Cummins Inc. (NYSE: CMI) Q3 earnings rebounded from the biggest decline in quarterly sales in its 100-year history to the largest sequential increase. The diesel and alternative powertrain manufacturer blew through revenue and profit estimates for the July-September quarter.
Third-quarter revenues of $5.1 billion fell 11% from the same quarter in 2019. Sales in North America declined by 18%. International revenues were flat, the company said Tuesday.
Earnings before interest, taxes, depreciation and amortization (EBITDA) in the quarter were $876 million (17.1% of sales), compared to $958 million (16.6% of sales) a year ago.
Third-quarter net income was $501 million, or $3.36 per diluted share, compared to $622 million, or $3.97 per diluted share, in 2019.
Revenue exceeded analyst estimates by $640 million, EBITDA by $235.1 million and earnings per share by $0.88.
Cummins shares traded at $223.34, up $2.66 or 1.21%, at 11:25 a.m. EDT Tuesday.
11 straight years of dividend increases
Cummins earlier raised its quarterly dividend to shareholders to $1.35 from $1.31 a share. The 3% increase marks the 11th consecutive year of dividend increases.
“Over the last six months we have faced both the most severe decline in quarterly sales in our history as well as the largest sequential increase,” Cummins Chairman and CEO Tom Linebarger said in a press release. “Cummins successfully translated increased sales into strong profits and produced record operating cash flow during the third quarter.”
Cummins expects fourth-quarter revenues to be similar to third-quarter levels. It sees higher demand in North America truck markets and continued improvement in aftermarket sales but lower demand in China.
Salary cuts rescinded
The company on Oct. 1 rescinded temporary salary reductions that began in April. Compensation is expected to rise by approximately $90 million in the fourth quarter. Cummins saved $165 million from the cuts from mid-April through September, Chief Financial Officer Mark Smith said on the company’s conference call with analysts.
Linebarger said, “We are encouraged by the recovery in demand across our markets in the third quarter. We will continue to manage cautiously through the remainder of the year as visibility on future orders remains low and the impact of the virus on economies around the world remains difficult to predict.”
Linebarger said that after pausing merger and acquisition activity in the second quarter because of the coronavirus, Cummins is again looking for companies that meet its goal of growing its New Power segment. Cummins purchased Candian fuel cell maker Hydrogenics in September 2019 and has made other investments since to build out a hydrogen business.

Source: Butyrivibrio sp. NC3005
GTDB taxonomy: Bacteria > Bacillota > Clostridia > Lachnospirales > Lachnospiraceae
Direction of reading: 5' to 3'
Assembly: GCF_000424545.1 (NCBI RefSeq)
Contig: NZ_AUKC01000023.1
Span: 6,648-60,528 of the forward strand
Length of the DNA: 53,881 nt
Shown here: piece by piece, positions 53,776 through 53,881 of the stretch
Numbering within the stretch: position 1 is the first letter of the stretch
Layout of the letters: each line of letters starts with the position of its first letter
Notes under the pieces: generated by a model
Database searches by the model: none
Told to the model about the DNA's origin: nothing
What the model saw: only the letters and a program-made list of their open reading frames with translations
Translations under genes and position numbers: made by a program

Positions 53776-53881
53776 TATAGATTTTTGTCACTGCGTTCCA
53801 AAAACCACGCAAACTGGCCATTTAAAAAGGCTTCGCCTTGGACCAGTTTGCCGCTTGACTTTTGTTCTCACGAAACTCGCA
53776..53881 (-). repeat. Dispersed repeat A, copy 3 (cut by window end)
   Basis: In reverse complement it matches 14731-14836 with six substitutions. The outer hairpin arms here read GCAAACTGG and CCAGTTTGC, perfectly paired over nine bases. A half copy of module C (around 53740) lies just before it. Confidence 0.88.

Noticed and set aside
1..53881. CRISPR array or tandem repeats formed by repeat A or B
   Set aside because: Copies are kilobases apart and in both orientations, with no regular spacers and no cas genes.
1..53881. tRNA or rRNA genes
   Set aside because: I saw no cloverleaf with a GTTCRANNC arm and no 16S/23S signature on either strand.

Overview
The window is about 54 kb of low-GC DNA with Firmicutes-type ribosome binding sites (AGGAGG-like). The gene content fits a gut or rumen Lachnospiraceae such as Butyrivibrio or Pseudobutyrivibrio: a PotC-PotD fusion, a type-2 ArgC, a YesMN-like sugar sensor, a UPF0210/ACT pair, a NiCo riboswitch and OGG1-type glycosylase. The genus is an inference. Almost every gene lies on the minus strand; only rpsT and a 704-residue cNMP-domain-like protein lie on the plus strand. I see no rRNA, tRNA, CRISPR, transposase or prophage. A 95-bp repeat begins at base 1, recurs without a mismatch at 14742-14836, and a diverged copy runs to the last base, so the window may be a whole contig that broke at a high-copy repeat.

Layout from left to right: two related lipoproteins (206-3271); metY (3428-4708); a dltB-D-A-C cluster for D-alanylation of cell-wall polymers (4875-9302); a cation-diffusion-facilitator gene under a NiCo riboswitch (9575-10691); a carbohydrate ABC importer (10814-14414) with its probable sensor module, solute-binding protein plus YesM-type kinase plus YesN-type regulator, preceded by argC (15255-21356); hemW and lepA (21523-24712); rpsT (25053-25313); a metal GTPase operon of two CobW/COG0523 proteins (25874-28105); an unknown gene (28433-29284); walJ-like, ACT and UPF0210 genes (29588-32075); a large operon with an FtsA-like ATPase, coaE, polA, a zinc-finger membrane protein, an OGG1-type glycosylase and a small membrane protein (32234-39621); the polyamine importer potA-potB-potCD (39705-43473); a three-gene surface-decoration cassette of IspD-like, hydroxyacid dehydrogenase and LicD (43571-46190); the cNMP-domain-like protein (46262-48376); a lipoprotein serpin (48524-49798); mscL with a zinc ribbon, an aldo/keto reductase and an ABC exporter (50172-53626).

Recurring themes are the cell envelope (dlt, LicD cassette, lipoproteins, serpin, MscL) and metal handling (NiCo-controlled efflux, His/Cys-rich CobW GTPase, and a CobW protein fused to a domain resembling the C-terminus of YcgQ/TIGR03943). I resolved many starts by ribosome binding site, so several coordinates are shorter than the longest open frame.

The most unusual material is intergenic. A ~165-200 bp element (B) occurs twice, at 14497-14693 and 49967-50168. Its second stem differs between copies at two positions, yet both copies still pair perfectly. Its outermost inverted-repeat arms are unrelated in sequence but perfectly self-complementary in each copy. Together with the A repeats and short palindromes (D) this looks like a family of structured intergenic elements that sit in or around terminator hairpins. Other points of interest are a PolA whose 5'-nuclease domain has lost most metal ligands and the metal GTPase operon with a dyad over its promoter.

“We’re continuing to look in those same areas,” Linebarger said on the earnings call. “I expected given the [pandemic] disruptions for valuations to be lower. That has not happened so much. It doesn’t mean it won’t happen. We’ll continue to talk to people and if we find the right thing at the right price, we’ll act.”
Growing the diesel engine business
Earlier this month, Cummins revealed its 2021 heavy-duty X12 and X15 series engines compliant with U.S. Environmental Protection Agency. Production begins Jan. 1.
Cummins is the leading independent engine maker and supplies all major truck manufacturers. It had a 27.8% share of Class 8 truck engines through the first half of 2020, trailing only Detroit Diesel, a brand of Daimler Trucks North America, according to WardAuto.com.
Linebarger said some truck makers are trying to figure out what engine lines to continue making themselves and what to purchase.
“There’s no deal until there’s a deal,” he said. “These are very difficult decisions for them to figure out what they want to continue and what they don’t. I feel very optimistic that we’ll play an increasing role with our major customers in selling them more diesel engines, providing them more components technology. I expect market share increases in the future.”
In the third quarter, Cummins’ primary engine business saw sales decline to $2.1 billion, down 13%. EBITDA was $382 million, or 18.1% of sales, compared to $341 million or 14.1% of sales.
On-highway revenues decreased 13%. Off-highway revenues declined 9%. North American sales declined by 18% but increased 8% in international markets.
Most of the increase reflected demand in China, which was true across all of Cummins’ business segments, Smith said.
Shoring up the balance sheet
Cummins leveraged its A+ long-term credit rating to sell $2 billion debt that will mature in five, 10 and 30 years. Ratings agencies Standard & Poor’s and Moody’s have stable outlooks for Cummins.
The company in collaboration with the U.S. Department of Energy’s Oak Ridge National Laboratory is producing enough filter media to supply more than a million face masks and respirators per day to U.S. healthcare facilities.
The U.S. Department of Energy made five awards exceeding $12 million to Cummins for projects related to Proton Exchange Membrane (PEM) and Solid Oxide fuel cell and electrolyzer technologies.